Please don’t panic, but I've been at the airport for over FIVE HOURS with a really sketchy Wi-Fi connection. ALSO, I gave my mom my old SIM card and phone yesterday (I got a ~new~ phone), so I don’t have data right now either.Needless to say, staying connected to the Internet right now is a STRUGG.

(I’ll pause to let you catch your breath.)

On top of that, I’ll be in this airport for another seven hours and I DOUBT THE INTERNET SITUATION WILL IMPROVE MUCH.

(Another significant pause.)

Also, even if I’m able to get a steady connection, I forgot my headphones at my parents’ house, so I wouldn’t be able to watch and enjoy Internet in its entirety anyway.

(One last pause to let your mind drift into the abyss that is life without the Internet.)

Now, I know things sound really bleak right now, but don’t cry for me, Argentina. We WILL make it to Taiwan and when we get there, we’ll hook up to Wi-Fi as ASAP as possible AND we’re going to buy more data for my Taiwan SIM card. It’s just a couple hours. Or days. I’m not sure, really.

Pretty fly for a Wi-Fi.

I left the Sacramento Airport this morning at 10 am, my plane from LA leaves at midnight, I’ll land in Korea fourteen hours later, have a six-hour layover, then land in Taiwan an hour and a half after that. It’ll be noon on Saturday in Taiwan and 9 pm Friday in the States. Whew!

But being stuck in LAX isn't so bad. Aside from the fact that I can’t check in for my next flight until 7-ish (probably) and that I have to drag around 100+ lbs. of crap in four different bags until then (like, I have to bring it all with me to get food or go to the bathroom or move or anything), I like LAX.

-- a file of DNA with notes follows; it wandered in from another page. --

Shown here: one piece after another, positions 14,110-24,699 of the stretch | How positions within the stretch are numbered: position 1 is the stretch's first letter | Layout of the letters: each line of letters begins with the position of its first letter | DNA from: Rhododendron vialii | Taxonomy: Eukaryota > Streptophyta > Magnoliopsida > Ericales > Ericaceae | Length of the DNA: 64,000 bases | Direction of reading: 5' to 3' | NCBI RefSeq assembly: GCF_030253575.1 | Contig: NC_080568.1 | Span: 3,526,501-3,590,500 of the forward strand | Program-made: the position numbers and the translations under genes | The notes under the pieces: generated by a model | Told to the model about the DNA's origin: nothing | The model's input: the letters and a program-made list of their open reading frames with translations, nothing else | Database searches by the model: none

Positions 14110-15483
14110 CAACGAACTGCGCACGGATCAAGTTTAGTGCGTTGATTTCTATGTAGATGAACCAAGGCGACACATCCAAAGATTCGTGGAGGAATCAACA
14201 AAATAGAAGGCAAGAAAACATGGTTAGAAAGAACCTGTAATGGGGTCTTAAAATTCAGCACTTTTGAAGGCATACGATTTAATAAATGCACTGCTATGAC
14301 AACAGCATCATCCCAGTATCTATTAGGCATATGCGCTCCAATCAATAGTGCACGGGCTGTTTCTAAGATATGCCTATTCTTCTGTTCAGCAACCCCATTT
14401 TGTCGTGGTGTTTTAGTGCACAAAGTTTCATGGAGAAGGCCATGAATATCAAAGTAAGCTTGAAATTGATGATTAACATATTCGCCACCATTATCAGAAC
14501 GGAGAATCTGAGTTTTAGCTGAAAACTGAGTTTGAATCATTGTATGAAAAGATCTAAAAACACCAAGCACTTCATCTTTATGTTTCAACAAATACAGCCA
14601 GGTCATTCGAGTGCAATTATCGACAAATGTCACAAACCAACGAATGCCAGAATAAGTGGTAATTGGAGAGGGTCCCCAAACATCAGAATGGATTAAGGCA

It looks like I'm barricading myself for a zombie apocalypse, butt really I'm just pooping.

Of course, LAX has really grumpy employees and LA itself isn’t that cool of a city anyway, but it’s still the heart of international travel for so many people. There are so many different languages and clothing styles and cultures represented here. It’s interesting to look at people and guess who’s coming to America for the first time, who’s trying to move here with their families, and who’s flying back home. SO MANY HOPES AND DREAMS AND IT’S A SMALL WORLD AFTER ALL. It’s cool w/e.

The airport in Korea is gonna be really cool too. The Incheon International Airport  is supposed  to be the second-best in the world (after Singapore). There’s a movie theater, concerts, really *nice* restaurants, free storage lockers for your things, and a child’s play area. I’ll be sure to take pics for y’all.

And being on long flights is the best. Two meals and so many movies. Hours and hours and hours of movies. And if you don’t want to watch a movie, take a nap. And if you don’t want to take a nap, watch a movie. It’s such a pleasure.

My first flight to Taiwan. Look how chipper!

My main thing when I travel is just to relax. For example, this morning I was running late getting to the airport. I was stressed about it, but then I thought, "Do I want to feel stressed right now? No." So I stopped. All through Europe, I never had a concrete plan for each day except to have A BLAST. Did I know where I'd sleep each night or what I'd eat next or how I was getting to the airport the next day? No, but it all worked out and I had A BLAST.